personal security out on the road everything you need to know

a few basic precautions can make all the difference to your personal security out on the road, advises jonathan crouch

personal security out on the road  everything you need to know

Particularly in the winter months with their darker mornings and evenings, road users face not only an increased chance of being involved in an accident but also become much more aware of their personal safety.

Although attacks on motorists are rare, it's worth taking a few sensible precautions. Car thieves are, after all, becoming more opportunist and now that security devices are so sophisticated on new cars, some have taken to targeting the car through the driver rather than just valuables.

It is important to make a PLAN:

Plan your personal safety campaign to avoid risky situations.

Look confident - a confident person is less likely to be attacked.

Avoid putting yourself at risk - follow your instincts.

Never assume that it would not happen to you."

Personal safety checklist

People tend to feel safer when driving and harassment or actual attacks are rare. A few sensible precautions will help minimise the risks, and make you feel more confident. Remember also that some drivers may become unnaturally aggressive behind the wheel.

Before you set off:

Make sure your car is regularly serviced, and check tyres, oil, and petrol - especially before a long journey. Carry a spare safety can of petrol. Be familiar with the Highway Code. Plan your route well in advance. Car jacking gangs may be more likely to target motorists who look unsure of where they are going or those who are looking at maps when stopped at traffic lights. Tell people at your destination what time you plan to arrive. Carry a charged mobile phone or at the very least change and a phone card for a payphone in an emergency.

On the Road:

Keep bags, mobile phones and other valuables out of sight: these are easy pickings for a snatch thief in a traffic jam or at the lights. Keep the doors locked, windows and sunroof closed as far as possible, especially in stop / go traffic. Always try to keep a gap between your vehicle and the one in front when stopped at traffic lights. If a car jacking gang attacks you, being too close to the vehicle in front will prevent you from escaping. If another car that does not stop nudges yours, try to take down the car details rather than following it. Some car-jacking gangs use the tactic of nudging a vehicle then attacking the owner after he has followed them for a period.

Do not pick up hitchhikers. Keep an up-to-date map handy or use a satellite navigation system so that you won't need to stop for directions. If your vehicle is under attack, dial 999 and sound your horn to draw attention to your car.

Leaving the car:

Always ensure that you take your car keys out of the vehicle if you are going into a shop or a petrol station, even if someone remains in the car. Keep windows closed if possible. Always lock your car; put anything valuable in the boot. After dark, park in a well-lit place as close to your destination as possible.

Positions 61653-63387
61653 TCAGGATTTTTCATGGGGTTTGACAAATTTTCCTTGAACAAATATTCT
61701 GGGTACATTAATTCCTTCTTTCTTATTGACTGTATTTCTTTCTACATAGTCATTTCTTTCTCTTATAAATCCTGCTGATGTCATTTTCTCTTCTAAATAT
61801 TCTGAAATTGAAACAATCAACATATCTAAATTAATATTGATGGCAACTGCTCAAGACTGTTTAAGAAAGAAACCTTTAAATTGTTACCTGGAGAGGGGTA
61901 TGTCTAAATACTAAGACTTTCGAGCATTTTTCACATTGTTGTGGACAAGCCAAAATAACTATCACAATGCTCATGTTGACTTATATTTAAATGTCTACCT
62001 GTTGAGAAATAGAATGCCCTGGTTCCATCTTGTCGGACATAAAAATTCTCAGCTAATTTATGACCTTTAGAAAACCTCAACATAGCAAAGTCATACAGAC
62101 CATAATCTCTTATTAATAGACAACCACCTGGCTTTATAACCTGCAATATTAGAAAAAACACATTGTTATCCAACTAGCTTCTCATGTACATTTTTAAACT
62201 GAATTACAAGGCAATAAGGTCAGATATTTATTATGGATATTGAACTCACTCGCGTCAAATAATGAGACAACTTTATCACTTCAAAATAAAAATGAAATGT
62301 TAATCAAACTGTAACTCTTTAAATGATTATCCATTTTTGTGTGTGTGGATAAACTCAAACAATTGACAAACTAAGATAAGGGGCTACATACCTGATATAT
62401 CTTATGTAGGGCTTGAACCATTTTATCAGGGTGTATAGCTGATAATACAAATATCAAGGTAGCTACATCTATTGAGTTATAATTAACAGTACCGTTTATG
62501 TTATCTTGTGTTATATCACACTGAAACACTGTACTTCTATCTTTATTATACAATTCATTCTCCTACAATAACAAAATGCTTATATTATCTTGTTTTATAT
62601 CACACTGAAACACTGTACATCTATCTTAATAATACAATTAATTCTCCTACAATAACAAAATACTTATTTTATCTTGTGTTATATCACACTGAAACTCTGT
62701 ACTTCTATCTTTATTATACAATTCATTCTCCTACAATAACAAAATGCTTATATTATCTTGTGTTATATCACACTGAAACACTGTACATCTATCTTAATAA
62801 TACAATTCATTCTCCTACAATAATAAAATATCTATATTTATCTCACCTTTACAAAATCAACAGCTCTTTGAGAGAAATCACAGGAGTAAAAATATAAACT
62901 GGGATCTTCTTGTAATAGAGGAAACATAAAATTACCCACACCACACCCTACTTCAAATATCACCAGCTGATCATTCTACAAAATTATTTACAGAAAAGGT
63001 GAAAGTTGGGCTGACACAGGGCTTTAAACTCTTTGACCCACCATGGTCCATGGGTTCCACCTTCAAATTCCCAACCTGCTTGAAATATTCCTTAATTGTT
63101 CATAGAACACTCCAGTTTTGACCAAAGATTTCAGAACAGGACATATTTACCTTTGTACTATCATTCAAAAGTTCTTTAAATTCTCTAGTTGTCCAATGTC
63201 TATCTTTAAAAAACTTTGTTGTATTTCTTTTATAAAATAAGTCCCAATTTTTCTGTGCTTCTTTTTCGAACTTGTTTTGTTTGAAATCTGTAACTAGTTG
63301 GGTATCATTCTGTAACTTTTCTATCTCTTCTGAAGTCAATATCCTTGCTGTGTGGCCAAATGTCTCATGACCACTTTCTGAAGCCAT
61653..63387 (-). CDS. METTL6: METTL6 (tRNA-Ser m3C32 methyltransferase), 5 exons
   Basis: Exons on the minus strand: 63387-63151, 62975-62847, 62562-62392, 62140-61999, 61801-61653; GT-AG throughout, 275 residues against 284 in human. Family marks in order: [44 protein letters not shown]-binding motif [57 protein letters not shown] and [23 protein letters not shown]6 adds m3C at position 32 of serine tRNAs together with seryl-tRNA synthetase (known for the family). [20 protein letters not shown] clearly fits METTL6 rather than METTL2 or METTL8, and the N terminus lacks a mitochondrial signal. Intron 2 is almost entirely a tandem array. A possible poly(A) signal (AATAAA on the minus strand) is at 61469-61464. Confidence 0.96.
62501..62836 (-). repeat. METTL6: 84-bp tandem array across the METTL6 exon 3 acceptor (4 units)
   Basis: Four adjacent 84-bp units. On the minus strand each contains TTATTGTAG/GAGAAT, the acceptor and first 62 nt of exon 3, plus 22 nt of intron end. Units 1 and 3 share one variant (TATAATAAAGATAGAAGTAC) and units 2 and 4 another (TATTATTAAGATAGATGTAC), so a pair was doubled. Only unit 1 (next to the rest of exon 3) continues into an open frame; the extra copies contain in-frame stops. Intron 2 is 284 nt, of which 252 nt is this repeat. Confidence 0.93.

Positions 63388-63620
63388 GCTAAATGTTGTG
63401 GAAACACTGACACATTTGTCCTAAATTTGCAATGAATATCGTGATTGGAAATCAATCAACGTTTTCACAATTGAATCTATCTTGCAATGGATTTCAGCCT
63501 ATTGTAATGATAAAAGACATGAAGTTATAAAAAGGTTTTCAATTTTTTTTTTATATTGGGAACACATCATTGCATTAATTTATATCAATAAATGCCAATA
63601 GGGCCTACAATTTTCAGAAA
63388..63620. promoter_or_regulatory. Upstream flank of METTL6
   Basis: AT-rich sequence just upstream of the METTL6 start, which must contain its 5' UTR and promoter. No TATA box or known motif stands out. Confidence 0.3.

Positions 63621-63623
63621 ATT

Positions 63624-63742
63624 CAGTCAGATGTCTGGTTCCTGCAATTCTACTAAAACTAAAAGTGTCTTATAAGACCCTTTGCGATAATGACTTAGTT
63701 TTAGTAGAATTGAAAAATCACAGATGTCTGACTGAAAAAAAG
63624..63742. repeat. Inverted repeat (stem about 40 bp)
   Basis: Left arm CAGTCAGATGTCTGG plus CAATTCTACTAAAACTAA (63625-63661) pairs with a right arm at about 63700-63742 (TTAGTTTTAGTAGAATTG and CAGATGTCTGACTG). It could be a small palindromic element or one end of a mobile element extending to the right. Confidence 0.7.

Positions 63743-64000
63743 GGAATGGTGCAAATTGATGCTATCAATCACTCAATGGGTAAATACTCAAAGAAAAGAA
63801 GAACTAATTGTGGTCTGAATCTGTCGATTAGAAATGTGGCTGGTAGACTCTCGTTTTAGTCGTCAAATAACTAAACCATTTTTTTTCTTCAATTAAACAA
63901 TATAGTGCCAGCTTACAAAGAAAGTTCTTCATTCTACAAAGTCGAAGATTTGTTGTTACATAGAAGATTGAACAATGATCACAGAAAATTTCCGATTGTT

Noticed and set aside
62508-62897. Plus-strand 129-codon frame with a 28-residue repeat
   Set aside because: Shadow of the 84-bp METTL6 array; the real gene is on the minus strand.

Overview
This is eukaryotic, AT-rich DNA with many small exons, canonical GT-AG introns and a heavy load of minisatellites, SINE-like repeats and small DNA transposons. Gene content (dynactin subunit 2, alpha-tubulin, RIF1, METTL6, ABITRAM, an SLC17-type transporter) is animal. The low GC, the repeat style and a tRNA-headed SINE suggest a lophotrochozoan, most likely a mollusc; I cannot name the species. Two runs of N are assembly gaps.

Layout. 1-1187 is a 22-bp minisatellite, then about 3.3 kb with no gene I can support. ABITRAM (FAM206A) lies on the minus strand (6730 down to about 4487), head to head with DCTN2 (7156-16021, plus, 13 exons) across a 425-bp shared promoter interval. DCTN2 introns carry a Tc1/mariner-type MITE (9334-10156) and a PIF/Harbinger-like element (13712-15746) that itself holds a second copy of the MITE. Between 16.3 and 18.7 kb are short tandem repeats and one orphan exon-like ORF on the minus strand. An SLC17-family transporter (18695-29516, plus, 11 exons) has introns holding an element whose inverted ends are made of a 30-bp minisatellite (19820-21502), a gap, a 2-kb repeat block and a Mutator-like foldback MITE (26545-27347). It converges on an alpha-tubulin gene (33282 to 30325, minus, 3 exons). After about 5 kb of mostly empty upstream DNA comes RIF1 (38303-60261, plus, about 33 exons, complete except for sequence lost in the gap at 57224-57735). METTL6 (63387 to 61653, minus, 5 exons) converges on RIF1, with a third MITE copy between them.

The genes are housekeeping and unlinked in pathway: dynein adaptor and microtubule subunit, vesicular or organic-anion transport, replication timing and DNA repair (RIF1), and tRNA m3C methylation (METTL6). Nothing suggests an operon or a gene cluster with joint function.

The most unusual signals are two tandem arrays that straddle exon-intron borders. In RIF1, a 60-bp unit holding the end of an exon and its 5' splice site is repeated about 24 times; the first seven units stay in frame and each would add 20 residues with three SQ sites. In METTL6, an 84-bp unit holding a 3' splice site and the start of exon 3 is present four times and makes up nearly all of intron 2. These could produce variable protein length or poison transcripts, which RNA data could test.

In a multi-story car park, reverse your car; leave it as close to the exit as you can, near ground level and away from pillars. Have your key ready when you return to your car; check the back seat for intruders before you get in.

If you feel threatened:

If you think you are being followed, drive to a busy place. If the occupants of a car beside you at the lights try to attract your attention, simply ignore them. If a car travels alongside you at the same speed, slow down and let them pass. If the driver persists, drive to a busy place, and call the police.

If a car pulls up in front, forcing you to stop, leave the engine on. If the driver gets out and approaches you, reverse and get away. Activate hazard lights and sound your horn continuously. If anyone tries to force down a partially open window or open an unlocked door, hit his or her hand with the nearest available object.

If you witness an incident:

If you see and incident, or if someone tries to flag you down, think before leaving your car. Is it genuine? Could you help? It might be safer and more practical to use a mobile phone, or the nearest pay / emergency phone to report what you see.

If you have a breakdown on an ordinary road:

Pull off the road as far as you can and switch on your hazard warning lights. Do not leave children alone in the car. If someone offers help, stay in the car with the doors locked and ask them to phone for help.

If you have a breakdown on the motorway:

Drive or coast to an emergency phone if you can. If you cannot drive any further, pull on to the hard shoulder and switch on your lights. Leave the car by the passenger door and walk to the nearest emergency phone.

If you decide to wait on the verge, lock all doors except the front passenger door. If a car stops while you are waiting, either use the emergency phone to tell the police the registration number or get into the passenger seat of your car and lock the door.

When your breakdown vehicle arrives, wind your window down slightly, ask the driver for identification and check that she / he knows your name